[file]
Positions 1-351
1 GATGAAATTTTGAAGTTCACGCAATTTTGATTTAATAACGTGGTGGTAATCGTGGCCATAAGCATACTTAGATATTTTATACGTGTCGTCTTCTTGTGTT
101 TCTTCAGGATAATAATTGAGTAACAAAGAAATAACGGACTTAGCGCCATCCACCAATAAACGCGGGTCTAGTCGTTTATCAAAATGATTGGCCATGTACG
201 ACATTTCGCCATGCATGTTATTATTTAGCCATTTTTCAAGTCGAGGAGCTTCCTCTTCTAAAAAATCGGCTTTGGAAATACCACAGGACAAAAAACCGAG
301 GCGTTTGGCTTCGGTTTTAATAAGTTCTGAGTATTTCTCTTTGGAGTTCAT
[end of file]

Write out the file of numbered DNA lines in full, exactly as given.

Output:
Positions 1-351
1 GATGAAATTTTGAAGTTCACGCAATTTTGATTTAATAACGTGGTGGTAATCGTGGCCATAAGCATACTTAGATATTTTATACGTGTCGTCTTCTTGTGTT
101 TCTTCAGGATAATAATTGAGTAACAAAGAAATAACGGACTTAGCGCCATCCACCAATAAACGCGGGTCTAGTCGTTTATCAAAATGATTGGCCATGTACG
201 ACATTTCGCCATGCATGTTATTATTTAGCCATTTTTCAAGTCGAGGAGCTTCCTCTTCTAAAAAATCGGCTTTGGAAATACCACAGGACAAAAAACCGAG
301 GCGTTTGGCTTCGGTTTTAATAAGTTCTGAGTATTTCTCTTTGGAGTTCAT